Constructor Lab
Leadership Summit
Edtech Advocacy &
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Virtual Reality Activities that Engage, Enhance, and Extend Student Learning

Participate and share

Participate and share : Interactive lecture

Tuesday, June 25, 1:15–2:15 pm
Location: 122B

Jonathan Spike  
Many virtual reality experiences are passive activities. In this session, we will focus on VR that challenges students to engage with real-world problem-solving, work together in teams to solve VR challenges, and design 3D creations that can be brought into the physical world.

Audience: Teachers, Teacher education/higher ed faculty, Technology coordinators/facilitators
Skill level: Intermediate
Attendee devices: Devices useful
Attendee device specification: Smartphone: Android, iOS
Laptop: Mac, PC
Participant accounts, software and other materials: If possible, it would be great for attendees to download the Rumii app on Android, iOS, Mac OS, or Windows. Attendees can also consider the purchase of the following apps if they have a virtual reality system like Rift, Vive, Go, Gear, or other platforms:
*HoloLab Champions
*Keep Talking and Nobody Explodes
Focus: Technology infrastructure
Topic: Emergent technologies
Grade level: 6-12
Subject area: Special education, STEM/STEAM
ISTE Standards: For Students:
Innovative Designer
  • Students know and use a deliberate design process for generating ideas, testing theories, creating innovative artifacts or solving authentic problems.
For Education Leaders:
Empowering Leader
  • Inspire a culture of innovation and collaboration that allows the time and space to explore and experiment with digital tools.
For Educators:
  • Design authentic learning activities that align with content area standards and use digital tools and resources to maximize active, deep learning.

Proposal summary

Purpose & objective

Participants will be able to utilize virtual reality to collaboratively plan, share, and create.

Participants will be able to utilize virtual reality to design 3D objects that can then be 3D printed for a physical prototype.

Participants will be able to engage in collaborative virtual reality to practice crucial social-emotional skills like communication, collaboration, and much more.

Participants will be able to assess virtual reality experiences and determine if they are engaging, enhancing, or extending learning for students.

The educational challenge being addressed is the lack of virtual reality experiences that are active, rather than passive activities.

The main model/framework being employed is Liz Kolb’s Triple E Framework for meaningful technology integration. The three e’s of engage, enhance, and extend are being used to drive what types of virtual reality experiences we should focus on as educators.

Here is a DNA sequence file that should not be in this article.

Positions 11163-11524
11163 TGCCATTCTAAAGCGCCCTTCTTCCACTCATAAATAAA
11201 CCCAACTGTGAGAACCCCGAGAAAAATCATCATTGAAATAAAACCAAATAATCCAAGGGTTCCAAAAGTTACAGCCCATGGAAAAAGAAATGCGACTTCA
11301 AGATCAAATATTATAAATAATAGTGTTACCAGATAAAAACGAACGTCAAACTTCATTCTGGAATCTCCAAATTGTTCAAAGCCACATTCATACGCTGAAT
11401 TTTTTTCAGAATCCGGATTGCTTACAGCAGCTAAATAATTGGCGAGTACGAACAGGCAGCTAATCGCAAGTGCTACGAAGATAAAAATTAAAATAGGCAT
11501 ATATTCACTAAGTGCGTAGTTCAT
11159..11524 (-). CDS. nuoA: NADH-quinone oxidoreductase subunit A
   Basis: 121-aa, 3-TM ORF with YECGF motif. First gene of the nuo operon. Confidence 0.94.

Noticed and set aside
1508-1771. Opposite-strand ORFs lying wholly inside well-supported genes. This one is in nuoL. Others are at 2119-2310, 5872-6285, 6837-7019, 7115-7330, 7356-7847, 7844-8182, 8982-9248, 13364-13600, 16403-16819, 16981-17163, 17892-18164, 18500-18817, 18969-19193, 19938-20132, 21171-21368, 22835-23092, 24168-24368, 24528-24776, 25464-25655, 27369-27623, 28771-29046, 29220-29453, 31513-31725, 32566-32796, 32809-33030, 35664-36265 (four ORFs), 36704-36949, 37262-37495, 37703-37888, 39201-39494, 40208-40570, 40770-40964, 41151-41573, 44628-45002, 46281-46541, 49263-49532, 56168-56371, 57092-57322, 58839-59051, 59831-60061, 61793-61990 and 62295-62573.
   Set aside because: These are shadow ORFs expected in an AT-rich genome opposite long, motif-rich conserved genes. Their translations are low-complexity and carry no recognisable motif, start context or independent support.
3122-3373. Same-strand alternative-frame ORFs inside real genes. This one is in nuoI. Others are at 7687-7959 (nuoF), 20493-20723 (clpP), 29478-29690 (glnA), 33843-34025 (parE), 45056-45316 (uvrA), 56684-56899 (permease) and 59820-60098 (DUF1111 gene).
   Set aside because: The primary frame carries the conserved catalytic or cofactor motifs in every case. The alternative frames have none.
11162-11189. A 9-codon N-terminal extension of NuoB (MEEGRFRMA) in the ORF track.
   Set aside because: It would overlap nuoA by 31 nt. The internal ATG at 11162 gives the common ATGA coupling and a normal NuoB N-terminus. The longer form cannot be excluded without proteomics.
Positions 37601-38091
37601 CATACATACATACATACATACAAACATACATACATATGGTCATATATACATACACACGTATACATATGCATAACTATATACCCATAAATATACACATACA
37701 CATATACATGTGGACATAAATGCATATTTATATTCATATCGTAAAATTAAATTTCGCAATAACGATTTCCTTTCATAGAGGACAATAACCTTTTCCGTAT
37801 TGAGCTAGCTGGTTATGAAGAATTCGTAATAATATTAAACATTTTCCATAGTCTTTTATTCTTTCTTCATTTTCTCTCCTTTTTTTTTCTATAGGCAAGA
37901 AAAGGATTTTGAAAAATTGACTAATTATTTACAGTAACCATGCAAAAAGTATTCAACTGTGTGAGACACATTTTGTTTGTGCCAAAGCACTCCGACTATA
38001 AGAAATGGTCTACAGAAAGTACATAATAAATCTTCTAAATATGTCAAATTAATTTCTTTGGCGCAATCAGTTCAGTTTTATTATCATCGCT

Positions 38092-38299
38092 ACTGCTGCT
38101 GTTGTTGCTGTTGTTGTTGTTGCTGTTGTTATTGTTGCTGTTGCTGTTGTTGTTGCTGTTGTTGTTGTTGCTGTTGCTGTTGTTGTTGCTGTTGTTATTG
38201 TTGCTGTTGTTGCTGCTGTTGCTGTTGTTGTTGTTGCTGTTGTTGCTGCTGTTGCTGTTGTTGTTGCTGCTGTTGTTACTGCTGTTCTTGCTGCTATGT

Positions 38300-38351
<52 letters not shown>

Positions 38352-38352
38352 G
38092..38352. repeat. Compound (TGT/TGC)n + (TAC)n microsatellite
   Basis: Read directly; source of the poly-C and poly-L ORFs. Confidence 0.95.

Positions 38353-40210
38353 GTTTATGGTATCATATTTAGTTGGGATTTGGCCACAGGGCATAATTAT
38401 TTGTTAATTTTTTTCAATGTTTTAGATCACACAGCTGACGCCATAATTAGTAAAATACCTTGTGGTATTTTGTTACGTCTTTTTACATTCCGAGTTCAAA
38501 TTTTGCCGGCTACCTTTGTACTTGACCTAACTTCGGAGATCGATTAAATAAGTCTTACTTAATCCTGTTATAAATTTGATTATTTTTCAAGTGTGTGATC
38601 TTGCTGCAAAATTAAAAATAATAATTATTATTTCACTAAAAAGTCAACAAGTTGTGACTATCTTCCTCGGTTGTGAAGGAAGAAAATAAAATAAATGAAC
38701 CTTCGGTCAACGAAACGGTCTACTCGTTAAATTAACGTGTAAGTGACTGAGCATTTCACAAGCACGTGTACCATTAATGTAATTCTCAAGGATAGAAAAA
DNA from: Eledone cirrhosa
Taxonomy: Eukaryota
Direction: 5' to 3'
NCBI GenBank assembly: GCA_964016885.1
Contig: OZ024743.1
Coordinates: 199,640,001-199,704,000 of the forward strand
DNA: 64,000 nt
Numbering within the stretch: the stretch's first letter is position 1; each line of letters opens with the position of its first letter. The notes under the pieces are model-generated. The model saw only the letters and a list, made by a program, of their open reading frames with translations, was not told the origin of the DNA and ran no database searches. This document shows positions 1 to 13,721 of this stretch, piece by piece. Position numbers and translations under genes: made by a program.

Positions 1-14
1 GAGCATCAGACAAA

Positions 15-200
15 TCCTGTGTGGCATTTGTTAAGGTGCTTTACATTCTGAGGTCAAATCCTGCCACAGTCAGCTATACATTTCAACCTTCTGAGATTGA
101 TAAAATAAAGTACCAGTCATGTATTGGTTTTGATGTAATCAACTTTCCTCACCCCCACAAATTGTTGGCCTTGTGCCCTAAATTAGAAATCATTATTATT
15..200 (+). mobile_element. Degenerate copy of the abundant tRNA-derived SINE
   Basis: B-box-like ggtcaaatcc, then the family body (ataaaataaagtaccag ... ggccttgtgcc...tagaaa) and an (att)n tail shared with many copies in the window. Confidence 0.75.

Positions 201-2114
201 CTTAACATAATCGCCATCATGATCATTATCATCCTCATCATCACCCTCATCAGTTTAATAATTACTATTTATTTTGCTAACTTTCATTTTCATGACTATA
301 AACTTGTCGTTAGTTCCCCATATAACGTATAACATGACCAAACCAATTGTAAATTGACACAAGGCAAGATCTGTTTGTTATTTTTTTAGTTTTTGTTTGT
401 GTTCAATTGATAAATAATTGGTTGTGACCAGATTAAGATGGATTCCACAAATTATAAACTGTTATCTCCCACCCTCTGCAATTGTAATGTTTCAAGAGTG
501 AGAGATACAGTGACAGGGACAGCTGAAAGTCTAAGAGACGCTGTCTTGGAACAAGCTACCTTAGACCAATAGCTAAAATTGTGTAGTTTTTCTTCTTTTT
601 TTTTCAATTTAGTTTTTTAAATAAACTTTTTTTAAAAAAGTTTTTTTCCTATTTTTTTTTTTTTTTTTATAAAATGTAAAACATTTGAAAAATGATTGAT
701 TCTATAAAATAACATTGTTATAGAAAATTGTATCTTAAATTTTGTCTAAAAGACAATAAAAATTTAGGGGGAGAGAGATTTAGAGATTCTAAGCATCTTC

The evidence of success has been qualitative observations of preservice educators in labs and classrooms at the University of Wisconsin-Whitewater. Overall, participants have cited the opportunities to build social skills with others, design in a unique medium, and experience application-based learning as the best features of emerging virtual reality.


(10 Minutes) A volunteer will come up front and get group assistance to complete a task in virtual reality, demonstrating the collaborative power of the medium.
(15 Minutes) The presentation will discuss engagement strategies such as collaboration in virtual reality, like Keep Talking and Nobody Explodes, Rumii, and more.
(15 Minutes) The presentation will discuss enhancement strategies such creating in virtual reality through Blocks, Tvori, and more.
(15 Minutes) The presentation will discuss extension strategies such as real-world applications like HoloLab Champions, RoboCo, and much more.
(5 Minutes) Time will be reserved for questions and audience recommendations for virtual reality that engages, enhances, and extends learning for students.

Supporting research

The Triple E Framework by Dr. Liz Kolb

Learning Transported: Augmented, Virtually, and Mixed Reality For All Classrooms by Jaime Donnally

Yildirim, G. (2017). The users’ views on different types of instructional materials provided in virtual reality technologies. European Journal of Education Studies, 3 (11) 150-172. doi: 10.5281/zenodo.1045349

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Jonathan Spike, University of Wisconsin - Whitewater

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